Criminology, probation and stuff

Some musings on criminology with a focus on probation

Posts Tagged ‘recession

Kansas probation vs the National Probation Service

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It is fairly unbelievable to read that the state of Kansas is closing prisons, encouraging the use of probation and not recalling people if they breach their parole/probation as reported here: To save money on prisons, states take a softer stance. The argument is that because of the recession the state is trying to save money by not using prison quite so much.

This is even more incredible when one considers that the Republican House Speaker admits that the state is of the ‘hang-em-high’ kind and that the very same house speaker has previsouly campaigned on increasing the length and use of prison sentences across the board. Not only is the state using prison less but probation has been become more welfare focussed:

Over the past year, Grevas has transformed the enforcement-oriented operation, heavily focused on the surveillance of offenders, into a service broker. Probation officers now help offenders find work, health care, housing, counseling, transportation and child care.

Isn’t it amazing what a recession can do!

Interestingly, however, I decided to look up the prison population for Kansas- I think this document is the right place to look. It seems that the prison population was decreasing anyway- before the recession hit fully and before the bill was passed in the state parliament to increase the use of probation service (page 22). I’m not really sure what that means but it seems to add an extra dimension.

The government in England and Wales has been trying to reduce the prison population for some time with the introduction of early release, the bail accommodation and support service and more use of HDCs. But they don’t seem to be doing too well- the prison population is still rising and there are no signs that it’s going to stop soon.

However, the UK government is also cutting funding to front line probation services. This, in my view, will lead to more people being on probation or licence or being subject to a SSO but with less probation officers available to work with them. The only option, surely, will be for probation officers to become more like a surveillance organisation in order to cope.

So, the penal system and probation service in Kansas undergoes a philosophical change towards welfarism and the England and Wales will inevitably have to go the other way. And all because of the recession. It will be interesting to see which state has made the right choice.


Written by criminologyandstuff

March 18, 2009 at 11:24 am

Probation cuts ‘to let crime soar’ –

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Although I think the Mirror is slightly sensationalist in this article, I do think they have a point- there are theories about crime rising in recessions although the evidence is certainly not clear. Currie has argued that a market society, in which ‘the pursuit of private gain increasingly becomes the organizing principle for all areas of social life’ (Currie 2002, 369) has strong links with increasing crime rates. He identifies 5 ways that market societies and crime are linked- most of these are related to increased inequality and the need to gain more individual wealth. Assuming that inequality will increase in a recession and that people will want to achieve the standing of living they had got used to pre-recession, we can presume that, maybe, crime will rise in a recession.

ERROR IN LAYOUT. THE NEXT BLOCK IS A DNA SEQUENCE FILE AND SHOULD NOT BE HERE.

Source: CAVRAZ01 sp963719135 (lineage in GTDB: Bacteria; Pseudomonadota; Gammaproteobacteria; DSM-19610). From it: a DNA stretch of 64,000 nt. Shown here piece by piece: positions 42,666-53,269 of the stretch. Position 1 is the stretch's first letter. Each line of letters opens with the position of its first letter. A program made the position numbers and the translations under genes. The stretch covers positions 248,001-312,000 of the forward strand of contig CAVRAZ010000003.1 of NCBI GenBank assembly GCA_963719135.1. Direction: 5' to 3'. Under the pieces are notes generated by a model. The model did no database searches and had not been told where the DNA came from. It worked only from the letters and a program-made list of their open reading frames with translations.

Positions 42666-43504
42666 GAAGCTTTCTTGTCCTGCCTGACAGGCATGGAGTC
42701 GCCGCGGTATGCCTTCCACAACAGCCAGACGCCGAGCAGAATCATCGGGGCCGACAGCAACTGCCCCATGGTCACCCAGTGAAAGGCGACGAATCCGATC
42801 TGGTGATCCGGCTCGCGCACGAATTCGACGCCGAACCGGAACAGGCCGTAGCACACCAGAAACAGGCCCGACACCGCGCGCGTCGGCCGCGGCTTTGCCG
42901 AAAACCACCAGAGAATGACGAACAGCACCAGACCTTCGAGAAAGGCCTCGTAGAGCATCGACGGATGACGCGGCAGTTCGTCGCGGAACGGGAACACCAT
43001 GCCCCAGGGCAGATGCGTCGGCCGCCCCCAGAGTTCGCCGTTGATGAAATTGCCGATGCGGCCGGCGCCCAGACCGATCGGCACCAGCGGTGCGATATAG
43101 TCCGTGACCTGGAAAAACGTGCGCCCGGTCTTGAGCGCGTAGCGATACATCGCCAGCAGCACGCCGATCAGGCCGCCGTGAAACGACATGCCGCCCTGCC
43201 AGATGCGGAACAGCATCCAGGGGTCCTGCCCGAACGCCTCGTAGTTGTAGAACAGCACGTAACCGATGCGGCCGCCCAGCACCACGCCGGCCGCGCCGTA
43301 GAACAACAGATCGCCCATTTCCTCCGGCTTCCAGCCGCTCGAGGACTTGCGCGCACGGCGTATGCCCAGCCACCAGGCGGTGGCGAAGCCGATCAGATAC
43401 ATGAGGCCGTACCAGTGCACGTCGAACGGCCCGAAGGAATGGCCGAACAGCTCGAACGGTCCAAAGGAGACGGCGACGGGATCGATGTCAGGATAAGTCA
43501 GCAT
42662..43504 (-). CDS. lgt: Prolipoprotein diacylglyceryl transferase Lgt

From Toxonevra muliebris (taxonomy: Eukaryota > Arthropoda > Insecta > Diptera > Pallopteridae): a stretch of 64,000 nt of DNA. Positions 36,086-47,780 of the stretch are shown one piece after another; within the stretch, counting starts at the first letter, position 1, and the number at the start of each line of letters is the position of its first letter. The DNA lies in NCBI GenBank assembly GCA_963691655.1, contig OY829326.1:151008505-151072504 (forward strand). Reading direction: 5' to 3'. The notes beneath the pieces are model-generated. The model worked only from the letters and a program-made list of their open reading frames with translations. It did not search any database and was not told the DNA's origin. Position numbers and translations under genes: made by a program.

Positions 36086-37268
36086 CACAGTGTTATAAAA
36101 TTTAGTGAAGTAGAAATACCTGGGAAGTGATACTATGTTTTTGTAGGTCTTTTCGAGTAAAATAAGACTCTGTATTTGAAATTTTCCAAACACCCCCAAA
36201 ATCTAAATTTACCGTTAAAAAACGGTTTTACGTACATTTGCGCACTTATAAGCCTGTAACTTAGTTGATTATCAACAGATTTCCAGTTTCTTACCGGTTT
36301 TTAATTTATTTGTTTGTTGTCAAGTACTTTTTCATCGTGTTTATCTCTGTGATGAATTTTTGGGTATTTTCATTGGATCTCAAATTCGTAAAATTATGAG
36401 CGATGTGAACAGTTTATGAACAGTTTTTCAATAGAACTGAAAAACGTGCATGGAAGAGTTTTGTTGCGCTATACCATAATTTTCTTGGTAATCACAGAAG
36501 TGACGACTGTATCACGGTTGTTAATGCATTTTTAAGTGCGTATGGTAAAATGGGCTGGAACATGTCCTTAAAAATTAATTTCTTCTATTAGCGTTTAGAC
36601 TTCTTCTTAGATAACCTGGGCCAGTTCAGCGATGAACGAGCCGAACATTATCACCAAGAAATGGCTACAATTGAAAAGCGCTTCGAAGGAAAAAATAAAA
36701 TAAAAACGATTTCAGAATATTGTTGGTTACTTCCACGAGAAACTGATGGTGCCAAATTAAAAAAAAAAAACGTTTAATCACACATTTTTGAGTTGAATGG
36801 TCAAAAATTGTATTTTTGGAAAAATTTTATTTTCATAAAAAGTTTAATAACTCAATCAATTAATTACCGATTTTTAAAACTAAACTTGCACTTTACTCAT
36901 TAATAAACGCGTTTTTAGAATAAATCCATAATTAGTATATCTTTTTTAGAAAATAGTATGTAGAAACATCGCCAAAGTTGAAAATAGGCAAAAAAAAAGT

Whether cuts in the probation service will exacerbate that situation is what I am questioning. I would guess that most people who turn to crime do so because they no longer have the social status (based on wealth) or the standard of living they were used to and probably normalise it by saying ‘well, I worked hard and was rich but now there is a recession, which isn’t my fault, I have less money so I deserve to be allowed to commit crime to maintain my economic situation’. They already know crime is ‘wrong’ and probably have the thinking skills to desist when they need to i.e. when they have (re)achieved their desired financial situation. I wonder if probation actually has any effect on them at all. It may help them to retrain to find a new job in a different economy but the ‘What Works’ movement has only been tested in an economy which has been thriving. The CBT techniques have not been tested on people who have had to ‘resort’ to crime for the purpose of maintaining economic standings. It will be interesting to see whether these people pose any different problems to ‘standard’ probation clients and whether the techniques which have been honed for people who have not thrived in a boom will work with people who thrived in a boom but declined in a recession.

One other thing from this article concerns me.

“Public protection is the Probation Service’s main priority. It will not be put at risk.”

Does this mean the probation service will be forced to focus even more on public protection and be pressured to leave rehabilitation behind to an even greater extent? Although public protection can be a by-product of rehabilitation, it’s not working like this at the moment- the focus is on electronic tags, regular reporting (but not supervision), and the threat of sanctions to control offenders lives rather than working with them to help them overcome their problems in order to eventually lead a crime free life. This, in turn, will lead to an even greater and more sustainable reduction in the crime rate, protecting the public more effectively.


Currie, Elliott. 2002. ‘Social Crime Prevention Strategies in a market society’ in McLaughlin, Eugene, John Muncie, and Gordon Hughes Criminological Perspectives: Essential Readings. London: Sage Publications Ltd.  pp. 369-381.

Written by criminologyandstuff

February 3, 2009 at 10:26 am